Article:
The East London Waterworks Park is an idea conceived by local people. At its heart is a community group that wants to acquire and transform a 5.68-hectare site into a brownfield rainforest offering people the opportunity to immerse themselves in nature.
Currently a fenced-in concrete depot in the middle of a swathe of green space, acquiring the land and building the East London Waterworks Park will reconnect the lower Lea Valley. It will also showcase an environment-first community-led approach to land ownership that will transform the way we think about green spaces. And it will provide space for people to experience a range of activities that will improve physical and mental health and improve biodiversity, including wild swimming in Victorian filter beds and conservation volunteering.
This first phase of the much larger project is about engaging a team of professionals to help us develop the idea and enter into negotiations with the landowner. Help us make our vision a reality.
What we'll deliver:
- A surveyor to value the land so we can enter into negotiations with the landowner and determine a fundraising goal.
- A market research team to gather the data required to help East London Waterworks Park meet the needs of our community.
- A civil and environmental engineer to test the feasibility of our ideas and develop the concept.
- A graphic designer to create a visual identity for the East London Waterworks Park.
Why it's a great idea:
Linking Green Spaces
Opening up this site will stitch together Leyton and Walthamstow Marshes to the north, the Waterworks Nature Reserve to the east, Hackney Marshes and Middlesex Filter Beds to the south and the river and towpath to the west allowing people and wildlife to roam.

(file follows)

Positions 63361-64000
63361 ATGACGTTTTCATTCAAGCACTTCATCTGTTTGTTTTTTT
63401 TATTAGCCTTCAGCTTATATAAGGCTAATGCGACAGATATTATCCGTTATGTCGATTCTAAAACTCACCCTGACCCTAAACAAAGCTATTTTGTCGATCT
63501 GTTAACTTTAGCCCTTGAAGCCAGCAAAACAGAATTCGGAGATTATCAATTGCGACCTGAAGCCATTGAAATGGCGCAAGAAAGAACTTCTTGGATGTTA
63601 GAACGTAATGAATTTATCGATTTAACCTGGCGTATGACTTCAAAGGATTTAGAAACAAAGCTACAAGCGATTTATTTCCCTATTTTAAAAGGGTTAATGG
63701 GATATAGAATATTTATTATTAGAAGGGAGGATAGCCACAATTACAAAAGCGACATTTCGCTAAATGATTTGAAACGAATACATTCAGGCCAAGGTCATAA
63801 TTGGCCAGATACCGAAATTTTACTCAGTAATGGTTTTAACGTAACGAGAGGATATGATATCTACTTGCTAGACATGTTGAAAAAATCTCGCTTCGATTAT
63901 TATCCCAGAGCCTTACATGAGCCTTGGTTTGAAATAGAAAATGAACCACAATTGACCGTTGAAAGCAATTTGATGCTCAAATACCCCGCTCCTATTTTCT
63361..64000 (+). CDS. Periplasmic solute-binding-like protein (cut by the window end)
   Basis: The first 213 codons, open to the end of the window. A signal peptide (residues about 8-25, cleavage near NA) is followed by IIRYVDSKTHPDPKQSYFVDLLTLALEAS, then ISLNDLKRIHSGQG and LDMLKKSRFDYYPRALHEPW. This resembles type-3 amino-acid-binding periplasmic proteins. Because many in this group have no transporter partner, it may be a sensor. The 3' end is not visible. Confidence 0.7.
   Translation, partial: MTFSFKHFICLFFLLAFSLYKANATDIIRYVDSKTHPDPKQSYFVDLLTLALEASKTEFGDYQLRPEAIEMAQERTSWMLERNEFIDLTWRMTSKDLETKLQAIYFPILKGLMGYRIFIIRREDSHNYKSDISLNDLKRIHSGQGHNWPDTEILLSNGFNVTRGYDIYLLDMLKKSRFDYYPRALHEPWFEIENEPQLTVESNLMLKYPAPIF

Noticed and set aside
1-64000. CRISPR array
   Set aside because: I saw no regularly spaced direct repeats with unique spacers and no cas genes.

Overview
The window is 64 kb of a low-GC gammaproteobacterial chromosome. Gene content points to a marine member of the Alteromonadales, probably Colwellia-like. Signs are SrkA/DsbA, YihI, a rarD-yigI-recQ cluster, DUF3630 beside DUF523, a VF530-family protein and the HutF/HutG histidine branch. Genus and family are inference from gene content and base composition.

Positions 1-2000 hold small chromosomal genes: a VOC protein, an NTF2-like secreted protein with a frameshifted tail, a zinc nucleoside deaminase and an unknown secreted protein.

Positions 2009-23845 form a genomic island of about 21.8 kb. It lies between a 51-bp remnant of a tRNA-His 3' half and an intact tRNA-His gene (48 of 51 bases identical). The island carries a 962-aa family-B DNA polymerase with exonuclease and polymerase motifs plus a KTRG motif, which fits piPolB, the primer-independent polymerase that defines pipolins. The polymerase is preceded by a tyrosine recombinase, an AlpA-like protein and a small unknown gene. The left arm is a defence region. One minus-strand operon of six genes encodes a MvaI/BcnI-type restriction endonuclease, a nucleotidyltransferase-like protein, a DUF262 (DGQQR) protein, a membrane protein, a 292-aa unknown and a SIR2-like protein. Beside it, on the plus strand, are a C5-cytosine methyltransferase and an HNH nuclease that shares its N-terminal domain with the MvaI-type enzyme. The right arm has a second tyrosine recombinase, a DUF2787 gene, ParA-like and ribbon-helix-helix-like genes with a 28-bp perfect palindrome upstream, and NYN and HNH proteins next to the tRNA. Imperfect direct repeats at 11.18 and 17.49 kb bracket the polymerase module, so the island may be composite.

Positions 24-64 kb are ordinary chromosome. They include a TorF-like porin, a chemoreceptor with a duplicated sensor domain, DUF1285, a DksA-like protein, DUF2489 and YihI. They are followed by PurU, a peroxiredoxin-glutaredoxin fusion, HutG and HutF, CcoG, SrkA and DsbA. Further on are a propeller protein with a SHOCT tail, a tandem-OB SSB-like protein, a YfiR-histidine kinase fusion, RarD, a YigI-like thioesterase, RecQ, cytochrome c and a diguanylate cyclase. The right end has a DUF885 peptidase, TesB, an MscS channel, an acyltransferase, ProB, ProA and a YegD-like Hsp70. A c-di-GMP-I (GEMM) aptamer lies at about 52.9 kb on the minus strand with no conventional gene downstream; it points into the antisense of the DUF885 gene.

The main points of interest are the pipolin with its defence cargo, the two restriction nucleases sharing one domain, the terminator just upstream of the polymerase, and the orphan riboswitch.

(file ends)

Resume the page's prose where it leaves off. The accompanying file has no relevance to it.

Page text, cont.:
Improving Physical Health
Walking and wild swimming provide low-cost opportunities for people to be physically active.
Improving Mental Health
Research has shown that for every £1 invested in health or social needs projects connecting people to nature, there is £6 in social return.
Similar sites that have transitioned from concrete to nature are now home to over 2,000 invertebrates species, some of which were thought to be extinct. Biodiversity is critical to human survival.
Providing a Once-In-A-Generation Educational Opportunity
Allowing young people to watch nature take back the landscape over a decade will encourage a deeper understanding of the way humans and nature interact.
Steps to get it done:
- Contract professionals and agree statements of work - by end July 2021
- Work with professionals to deliver their contracts - by end November 2021
- Synthesise deliverables to establish next steps - by end December 2021
If the possibilities of the East London Waterworks Park excite you, please get in touch. The project is open and inclusive, and we welcome everyone who would like to get involved.